Personal Finance

What the budget deal means for retirees

Can you really retire?

Congress' recent budget deal, reached weeks before a potential debt ceiling crisis, has some experts shaking their heads in wonderment.

"It's an unexpected bit of sanity coming out of Washington," said Richard Johnson, a senior fellow at the Urban Institute.

Advocates for the elderly are also pleasantly surprised at the number of provisions they view as sensible compromises, especially when it comes to retirement security.

"This is a plus plus. This was a big, big gain for older Americans," said Cristina Martin Firvida, director of financial security and consumer affairs at AARP.

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One of the most important elements of the deal for seniors, experts said, is the shoring up of Social Security disability insurance. The program was in financial crisis, and beneficiaries were facing a potential 20 percent cut in their benefits in 2016.

The budget deal tweaks how payments into Social Security by employers and employees are allocated to give the disability insurance program some breathing room. Currently, the government collects 6.2 percent of income from employees and 6.2 percent from employers (along with 12.4 percent from those who are self-employed.) Of that, 10.6 percent goes to the main Social Security trust fund, and the rest, 1.8 percent, to the disability fund.

The deal increases the share going to the disability fund to 2.37 percent for three years, buying time for Congress to come up with a longer term solution to the challenges facing both Social Security trust funds.

"That's a lot of peace of mind for 11 million Americans [receiving disability benefits] and their families," said Firvida, noting that roughly 70 percent of beneficiaries are age 50 or over.

Johnson points to another element of the deal as especially important for seniors: a move to curb Medicare Part B premium hikes. Social Security payments will not be increasing next year because inflation is so low, but regulations bar Social Security recipients from seeing their checks reduced. At the same time, Medicare Part B premiums were on track to increase.

As a result, the roughly 70 percent of beneficiaries who have premiums deducted from the Social Security check would not pay higher premiums — but 30 percent of beneficiaries would have had to cover the entire increase. Their premiums could have risen some 52 percent.

The budget deal addresses this by having the Treasury lend $7.5 billion to the Medicare program, so beneficiaries paying the increase will see premiums rise roughly 15 percent — a sharp hike, but much less than without the loan. And in 2017, Medicare beneficiaries will start repaying the loan to the tune of $3 per beneficiary per month.

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Other changes have been met with dismay in some quarters, notably tweaks to the Social Security program to eliminate certain claiming strategies. These strategies, commonly known as "file and suspend" and "claim now, claim more later," generally allowed married couples to have one spouse start claiming spousal benefits at full retirement age while the other allowed his or her own benefit to continue growing. The Center for Retirement Research at Boston College estimated that these strategies cost the government roughly $10 billion annually.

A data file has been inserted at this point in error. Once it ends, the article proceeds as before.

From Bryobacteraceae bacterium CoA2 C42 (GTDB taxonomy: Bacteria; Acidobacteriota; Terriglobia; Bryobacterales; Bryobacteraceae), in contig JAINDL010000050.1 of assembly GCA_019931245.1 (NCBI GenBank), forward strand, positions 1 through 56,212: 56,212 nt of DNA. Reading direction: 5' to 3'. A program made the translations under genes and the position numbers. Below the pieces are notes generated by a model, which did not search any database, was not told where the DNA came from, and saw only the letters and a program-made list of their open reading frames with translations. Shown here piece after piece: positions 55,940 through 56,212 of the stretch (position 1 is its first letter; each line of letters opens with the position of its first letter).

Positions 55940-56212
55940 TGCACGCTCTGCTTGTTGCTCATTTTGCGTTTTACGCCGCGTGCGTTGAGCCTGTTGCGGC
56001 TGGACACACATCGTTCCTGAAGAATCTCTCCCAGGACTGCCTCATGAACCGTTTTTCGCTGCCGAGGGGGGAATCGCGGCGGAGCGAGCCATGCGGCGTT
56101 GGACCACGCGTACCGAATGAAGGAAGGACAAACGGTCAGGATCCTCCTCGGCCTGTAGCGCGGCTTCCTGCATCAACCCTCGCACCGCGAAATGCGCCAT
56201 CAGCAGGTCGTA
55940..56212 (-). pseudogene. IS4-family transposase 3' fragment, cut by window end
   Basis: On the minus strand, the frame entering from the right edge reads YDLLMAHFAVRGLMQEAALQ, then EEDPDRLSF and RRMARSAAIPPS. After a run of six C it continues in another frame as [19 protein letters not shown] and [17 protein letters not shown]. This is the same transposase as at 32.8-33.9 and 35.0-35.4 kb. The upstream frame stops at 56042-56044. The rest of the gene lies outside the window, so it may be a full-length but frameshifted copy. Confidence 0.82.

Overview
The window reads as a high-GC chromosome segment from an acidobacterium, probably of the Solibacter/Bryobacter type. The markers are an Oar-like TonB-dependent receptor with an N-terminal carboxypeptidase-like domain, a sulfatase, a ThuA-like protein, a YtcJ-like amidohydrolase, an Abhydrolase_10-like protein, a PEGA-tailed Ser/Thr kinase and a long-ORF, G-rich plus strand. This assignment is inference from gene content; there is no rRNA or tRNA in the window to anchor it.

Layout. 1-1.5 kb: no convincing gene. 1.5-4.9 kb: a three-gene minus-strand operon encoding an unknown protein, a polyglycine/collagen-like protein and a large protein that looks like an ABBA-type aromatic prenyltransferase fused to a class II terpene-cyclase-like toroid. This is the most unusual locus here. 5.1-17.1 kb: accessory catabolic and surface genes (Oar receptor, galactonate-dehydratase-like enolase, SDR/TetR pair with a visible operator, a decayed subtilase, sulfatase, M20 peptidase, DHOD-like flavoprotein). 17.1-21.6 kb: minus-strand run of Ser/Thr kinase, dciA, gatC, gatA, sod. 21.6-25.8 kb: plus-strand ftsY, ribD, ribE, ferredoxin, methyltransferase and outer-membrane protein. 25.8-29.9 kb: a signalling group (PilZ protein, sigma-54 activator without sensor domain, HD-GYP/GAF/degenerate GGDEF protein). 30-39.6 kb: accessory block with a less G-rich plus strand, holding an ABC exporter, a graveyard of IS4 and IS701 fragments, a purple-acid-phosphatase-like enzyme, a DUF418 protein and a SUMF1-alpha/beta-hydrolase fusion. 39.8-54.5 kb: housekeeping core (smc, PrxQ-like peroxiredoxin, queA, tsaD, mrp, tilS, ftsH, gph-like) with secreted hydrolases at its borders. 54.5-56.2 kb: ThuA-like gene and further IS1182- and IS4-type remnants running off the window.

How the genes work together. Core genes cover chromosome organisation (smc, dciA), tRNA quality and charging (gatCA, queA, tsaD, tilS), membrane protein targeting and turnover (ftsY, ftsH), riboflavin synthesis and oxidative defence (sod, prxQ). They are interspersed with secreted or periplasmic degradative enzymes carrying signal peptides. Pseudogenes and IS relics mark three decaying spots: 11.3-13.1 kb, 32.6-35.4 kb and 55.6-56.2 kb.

The budget deal eliminates these claiming strategies, though the provision does not take effect for six months. In addition, people who are eligible for Social Security, generally those 62 and older, can opt into one of these strategies if they wish.

Firvida said the end of the claiming strategies will disappoint some people who had hoped to use them, but noted that those people tend to be more affluent, and thus better able to cope with the change.

(The Center for Retirement Research experts also took that view, noting of "claim now, claim more later" that "the main beneficiaries of this strategy are two-earner couples, with a significant portion of the benefits going to those in the upper portion of the wealth distribution.")

Firvida also stressed that no one currently using these strategies or eligible to use them will be stopped. "Without question, we feel like this is a net win," she said. "The Medicare issue is a serious issue for millions of folks. I can't even compare 16 million Medicare recipients and 11 million disability insurance recipients to this loophole closing and no one being impacted. You can't even compare these things."

The budget deal is now signed into law, giving policymakers time to consider longer term fixes to Social Security and Medicare. Plenty of skeptics doubted that such a deal could be reached, and many more question whether substantive reform will pass. Still, the deal at least provides enough time for such work to begin.

"These are really good changes, common-sense policy reforms that are going to protect millions of retirees and disabled Americans from serious harm," said Johnson.